The new NEST pension scheme isn't bold enough.
It's a fairly well-known fact that the UK faces a potential 'pensions time-bomb'.
A rocky retirement
For example, the mass closure of final-salary pension schemes has taken away guaranteed pensions from millions of private-sector workers.
Similarly, government cutbacks could lead to reduced pension payouts for up to six million public-sector workers.
Hence, the Department for Work and Pensions estimates that at least seven million working-age adults are currently under-saving for retirement.
The nation's NEST egg
In order to tackle the problem of under-saving for retirement, the government is to introduce NEST, the National Employment Savings Trust.
To be launched in 2012, NEST is designed to provide a simple, low-cost pension plan for almost all workers. In effect, NEST is a compulsory, workplace-based pension plan for everyone (except for workers who opt out or already belong to superior pension schemes).
One of the benefits of NEST is that it provides workers with a single pension pot to which they can contribute despite moving from employer to employer. Initially, only large employers will be required to offer NEST to their workers, with smaller employers joining later on.
Initially, contribution levels to NEST will start out low, but will increase over time until the minimum contribution level will hit 8% of earnings by 2017. This will consist of a 3% employer contribution, 4% employee contribution, plus 1% tax relief from HM Revenue & Customs.
Another plus is that NEST will operate on low margins, with long-term costs estimated at 0.3% of a pot's value.
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The big problem
In theory, NEST is supposed to enhance existing pension provision by introducing minimum standards for workplace-based pensions. However, the scheme came under attack today from the Association of Consulting Actuaries (ACA) (pdf).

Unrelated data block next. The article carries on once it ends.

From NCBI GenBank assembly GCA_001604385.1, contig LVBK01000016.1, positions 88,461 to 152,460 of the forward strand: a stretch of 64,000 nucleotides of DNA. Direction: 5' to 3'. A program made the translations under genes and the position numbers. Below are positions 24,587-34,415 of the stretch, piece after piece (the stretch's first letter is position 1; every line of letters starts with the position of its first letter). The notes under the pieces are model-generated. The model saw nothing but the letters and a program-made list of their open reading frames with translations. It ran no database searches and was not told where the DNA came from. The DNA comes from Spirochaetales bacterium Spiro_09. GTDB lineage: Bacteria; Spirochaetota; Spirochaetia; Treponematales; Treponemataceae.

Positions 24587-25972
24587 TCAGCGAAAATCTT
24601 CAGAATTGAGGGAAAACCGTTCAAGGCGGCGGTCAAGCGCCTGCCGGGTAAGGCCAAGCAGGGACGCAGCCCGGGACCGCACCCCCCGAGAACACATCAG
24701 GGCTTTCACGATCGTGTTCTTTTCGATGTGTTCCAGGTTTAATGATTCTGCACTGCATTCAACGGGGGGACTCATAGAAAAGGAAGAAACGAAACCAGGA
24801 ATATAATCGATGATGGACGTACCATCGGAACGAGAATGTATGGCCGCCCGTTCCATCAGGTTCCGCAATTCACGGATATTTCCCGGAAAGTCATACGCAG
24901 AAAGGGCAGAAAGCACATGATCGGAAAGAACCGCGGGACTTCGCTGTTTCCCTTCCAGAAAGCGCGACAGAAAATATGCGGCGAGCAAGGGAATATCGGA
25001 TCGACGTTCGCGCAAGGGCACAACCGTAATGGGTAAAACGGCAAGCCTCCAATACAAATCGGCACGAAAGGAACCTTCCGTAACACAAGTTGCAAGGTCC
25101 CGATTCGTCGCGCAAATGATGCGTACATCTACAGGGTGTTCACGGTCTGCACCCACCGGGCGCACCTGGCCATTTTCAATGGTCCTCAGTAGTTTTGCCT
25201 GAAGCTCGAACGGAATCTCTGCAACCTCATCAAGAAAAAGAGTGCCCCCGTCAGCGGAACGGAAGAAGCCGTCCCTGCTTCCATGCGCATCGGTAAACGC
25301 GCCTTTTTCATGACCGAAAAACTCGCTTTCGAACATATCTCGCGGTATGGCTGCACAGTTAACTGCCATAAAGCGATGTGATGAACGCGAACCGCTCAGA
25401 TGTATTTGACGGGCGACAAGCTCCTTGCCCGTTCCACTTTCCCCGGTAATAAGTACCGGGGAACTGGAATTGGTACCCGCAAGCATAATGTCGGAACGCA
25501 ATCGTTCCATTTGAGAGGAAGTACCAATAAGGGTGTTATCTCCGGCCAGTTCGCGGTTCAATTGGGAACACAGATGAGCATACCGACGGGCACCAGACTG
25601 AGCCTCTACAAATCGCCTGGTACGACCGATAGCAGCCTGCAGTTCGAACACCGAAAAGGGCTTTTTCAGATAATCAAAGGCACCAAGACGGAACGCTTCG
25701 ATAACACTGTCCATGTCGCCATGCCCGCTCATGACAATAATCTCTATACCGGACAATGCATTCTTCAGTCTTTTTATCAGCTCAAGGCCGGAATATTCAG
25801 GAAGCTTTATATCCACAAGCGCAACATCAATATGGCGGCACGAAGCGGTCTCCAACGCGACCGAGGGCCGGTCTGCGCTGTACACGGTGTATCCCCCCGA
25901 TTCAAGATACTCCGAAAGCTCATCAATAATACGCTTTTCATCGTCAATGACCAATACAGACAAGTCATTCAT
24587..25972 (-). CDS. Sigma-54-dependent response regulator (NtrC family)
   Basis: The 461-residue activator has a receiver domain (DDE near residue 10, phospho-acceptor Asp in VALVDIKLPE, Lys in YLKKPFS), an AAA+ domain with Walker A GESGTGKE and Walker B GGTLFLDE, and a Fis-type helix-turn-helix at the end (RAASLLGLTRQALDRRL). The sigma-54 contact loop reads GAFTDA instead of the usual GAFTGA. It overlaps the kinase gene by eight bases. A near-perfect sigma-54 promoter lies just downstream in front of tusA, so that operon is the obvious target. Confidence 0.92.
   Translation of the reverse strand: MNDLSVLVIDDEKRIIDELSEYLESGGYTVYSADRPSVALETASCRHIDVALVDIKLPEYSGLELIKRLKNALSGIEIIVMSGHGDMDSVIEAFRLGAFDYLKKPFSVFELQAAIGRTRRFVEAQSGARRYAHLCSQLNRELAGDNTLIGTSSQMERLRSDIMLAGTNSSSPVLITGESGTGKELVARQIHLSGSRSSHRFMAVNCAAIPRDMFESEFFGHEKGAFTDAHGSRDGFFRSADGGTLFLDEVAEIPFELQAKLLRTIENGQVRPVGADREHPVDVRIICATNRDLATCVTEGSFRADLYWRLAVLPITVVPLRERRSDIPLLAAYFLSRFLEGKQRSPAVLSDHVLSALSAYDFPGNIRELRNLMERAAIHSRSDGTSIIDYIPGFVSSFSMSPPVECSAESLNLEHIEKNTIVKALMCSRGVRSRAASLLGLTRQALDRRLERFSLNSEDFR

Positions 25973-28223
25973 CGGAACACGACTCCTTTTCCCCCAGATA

The actuarial trade body has warned that the NEST contribution of 8% will not be enough to provide adequately for life after work. Indeed, the ACA argues that, for millions of low-paid workers, NEST will simply substitute private savings for state benefits.
To build a suitably sized pension pot, the ACA recommends contributions of half a worker's age. Thus, a 30-year-old worker should receive total contributions of 15% of his/her pre-tax salary, while a 50-year-old employee should pay in 25%. Given that few can afford such hefty contributions, this looks to be another unworkable outcome.
Be bold and brave
Thus, the ACA has urged the government to be bolder in its reform of occupational pensions. It recommends that the state provide tax incentives for a 'middle way' between defined-contribution (alias money-purchase) and defined-benefit (final-salary) schemes.
Thus, employers who provide pension schemes which exceed NEST contribution levels, and meet a certain quality threshold, would be given additional tax breaks to help fund these 'NEST-plus' schemes.
Also, the ACA has warned that the launch of NEST could accelerate a 'race to the bottom', with workers losing out as employers shut down generous existing schemes, to be replaced by basic NEST pensions.
Retirement is your problem
The ACA also added that it 'feels that a huge amount of work needs to be done to embed a culture of financial education necessary to underpin a culture of saving.'
To do this would require rebuilding the public's trust in long-term saving; reducing complexity in the State pension system; making it easier for employers to provide support; and encouraging the widest possible participation in retirement saving.
Of course, all participants in pension reform face a huge uphill struggle in convincing these and future generations to move from 'living for today' to 'saving for tomorrow'.
In the meantime, it's up to each and every one of us to take control of our own retirement planning. This need not be via traditional pension schemes, especially as workplace ISAs gain prominence.
In short, improve your retirement prospects, don't wait for widespread pension reform. By saving in a low-cost SIPP (Self-Invested Personal Pension) or tax-free ISA, you can start to build a brighter future today!
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